Remember in my announcement post I shared that I tried my best to become pregnant before I hit 35 years old? Even though I did get pregnant at 34, I am giving birth when I am 35 years of age; therefore, I fall into this ridiculous medical category of being of “advanced maternal age.” That said, there is a difference between being younger and pregnant versus being older and pregnant. From how our bodies change and deal with those changes to the number of doctor appointments for which we have to alter our schedules, I’ve come to learn that there is a difference in being pregnant at 25 versus 35. I am sharing my experience with being 35 and pregnant.

If you're 35+ and worried about being pregnant, check out my personal experience with being 35 years old and pregant. You'll be surprised!

You Can Find out Baby’s Sex Early

Via a NIPT test, which screened for chromosomal abnormalities, I was able to find out the gender at 12 weeks. My provider used Sema4 for screening which provided the results of the screening along with a video to accompany the results to explain what they meant, and then a cute video to reveal the sex. For non-high-risk pregnancies, women usually find out the sex after 16 weeks.

More Doctor’s Appointments

If you’re giving birth when you’re 35 or older, you will be at the doctor pretty often due to your “advanced maternal age”.  Don’t hate me, that’s a medical term. Trust me, I cringed every single time it was said.

Any pregnancy that occurs during or after age 35 will be deemed a geriatric pregnancy. Women expecting at this age can experience high-irks pregnancies due to pre-eclampsia, gestational diabetes, and/or lead to chromosomal abnormalities with the baby.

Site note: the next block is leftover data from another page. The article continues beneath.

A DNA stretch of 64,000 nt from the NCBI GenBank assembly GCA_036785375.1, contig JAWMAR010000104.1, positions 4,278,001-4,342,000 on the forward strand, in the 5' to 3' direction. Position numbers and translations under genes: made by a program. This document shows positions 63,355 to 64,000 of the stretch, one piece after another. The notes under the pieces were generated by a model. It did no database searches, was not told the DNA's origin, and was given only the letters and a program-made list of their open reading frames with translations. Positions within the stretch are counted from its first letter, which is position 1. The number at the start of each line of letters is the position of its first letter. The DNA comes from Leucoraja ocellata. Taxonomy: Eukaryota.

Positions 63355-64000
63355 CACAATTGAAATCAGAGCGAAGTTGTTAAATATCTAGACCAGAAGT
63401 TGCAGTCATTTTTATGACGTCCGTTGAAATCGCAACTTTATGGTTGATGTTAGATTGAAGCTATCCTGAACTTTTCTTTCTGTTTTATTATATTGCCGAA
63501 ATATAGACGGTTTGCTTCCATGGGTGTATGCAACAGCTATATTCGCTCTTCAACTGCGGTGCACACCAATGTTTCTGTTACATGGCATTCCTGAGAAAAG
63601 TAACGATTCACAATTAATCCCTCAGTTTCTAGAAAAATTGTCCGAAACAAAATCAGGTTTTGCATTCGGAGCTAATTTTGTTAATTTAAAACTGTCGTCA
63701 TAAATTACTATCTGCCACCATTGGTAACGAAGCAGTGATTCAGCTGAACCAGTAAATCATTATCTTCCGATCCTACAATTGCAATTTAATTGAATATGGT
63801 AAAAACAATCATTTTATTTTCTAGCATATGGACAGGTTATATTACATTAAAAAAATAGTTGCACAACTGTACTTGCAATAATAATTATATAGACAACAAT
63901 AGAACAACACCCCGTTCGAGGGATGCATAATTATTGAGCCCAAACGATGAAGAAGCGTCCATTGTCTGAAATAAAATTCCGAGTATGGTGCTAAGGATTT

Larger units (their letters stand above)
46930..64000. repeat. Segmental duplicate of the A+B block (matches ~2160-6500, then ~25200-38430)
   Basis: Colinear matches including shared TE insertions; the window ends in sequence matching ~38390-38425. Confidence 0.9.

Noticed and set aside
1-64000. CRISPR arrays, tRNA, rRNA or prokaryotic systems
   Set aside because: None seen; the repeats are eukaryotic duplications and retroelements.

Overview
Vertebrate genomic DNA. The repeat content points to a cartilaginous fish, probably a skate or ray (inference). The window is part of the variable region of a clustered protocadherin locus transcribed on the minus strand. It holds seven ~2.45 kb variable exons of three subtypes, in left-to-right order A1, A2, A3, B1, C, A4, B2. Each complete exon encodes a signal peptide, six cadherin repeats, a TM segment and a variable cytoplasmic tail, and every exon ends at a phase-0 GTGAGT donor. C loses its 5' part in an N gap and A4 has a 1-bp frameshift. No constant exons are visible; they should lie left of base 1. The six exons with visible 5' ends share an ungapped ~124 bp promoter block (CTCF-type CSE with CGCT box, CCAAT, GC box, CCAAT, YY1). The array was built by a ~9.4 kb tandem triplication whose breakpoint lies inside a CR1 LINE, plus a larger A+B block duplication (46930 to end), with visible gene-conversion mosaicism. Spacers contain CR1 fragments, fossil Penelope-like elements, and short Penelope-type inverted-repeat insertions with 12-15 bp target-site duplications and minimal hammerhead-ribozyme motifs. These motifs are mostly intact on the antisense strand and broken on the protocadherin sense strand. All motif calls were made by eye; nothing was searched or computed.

I am/was seeing a Maternal-Fetal Specialist every two weeks PLUS my OB/GYN monthly. I saw my MFM bi-weekly to check my cervix length and fetal growth, which meant I saw the baby more. It is cool seeing her growth over time.

You will Get to See the Baby More

In “normal” pregnancy situations you are seeing your doctor monthly and you may only get to have a sonogram during the following situations depending on the number of sonograms covered by your insurance:

  • First Trimester – This is done to date the pregnancy, check the placenta and listen to the heartbeat
  • Second Trimester – During weeks 16- 20 for the anatomy scan to check that the baby is growing normally, to look at the location of the placenta, and to be sure that there is enough amniotic fluid
  • Third Trimester – An ultrasound is done to check the size or position of the baby, the amount of amniotic fluid, or the location of the placenta, and sometimes the length of the cervix.

Since I am going to be 35 at the time of baby #2’s birth, as well as having a short cervix I’ve had sonograms every two weeks since week 16. During these scans, my cervix length is checked as well as the baby’s growth.

Everything Hurts

Aside from a few expected growing pains, my first trimester was a breeze. Then the second and third trimester hit me. The weight of the baby is weighing on my body; therefore, making my knees, back, and hips ache. I can’t sleep for more than three hours without it becoming uncomfortable. I literally feel like an old lady.


Don’t let medical terminology freak you out because, aside from a few aches, extra appointments and testing, being 35 years old and pregnant isn’t all that bad. Although the many appointments interrupt my schedule I get special care, which allows me to see my baby often. Being able to see baby #2’s growth and progression throughout this pregnancy has been especially comforting after experiencing loss.

If you're 35+ and worried about being pregnant, check out my personal experience with being 35 years old and pregnant. You'll be surprised!

Are you an older mom? If so, in the comments below, I’d love to read your experience being pregnant at 35+.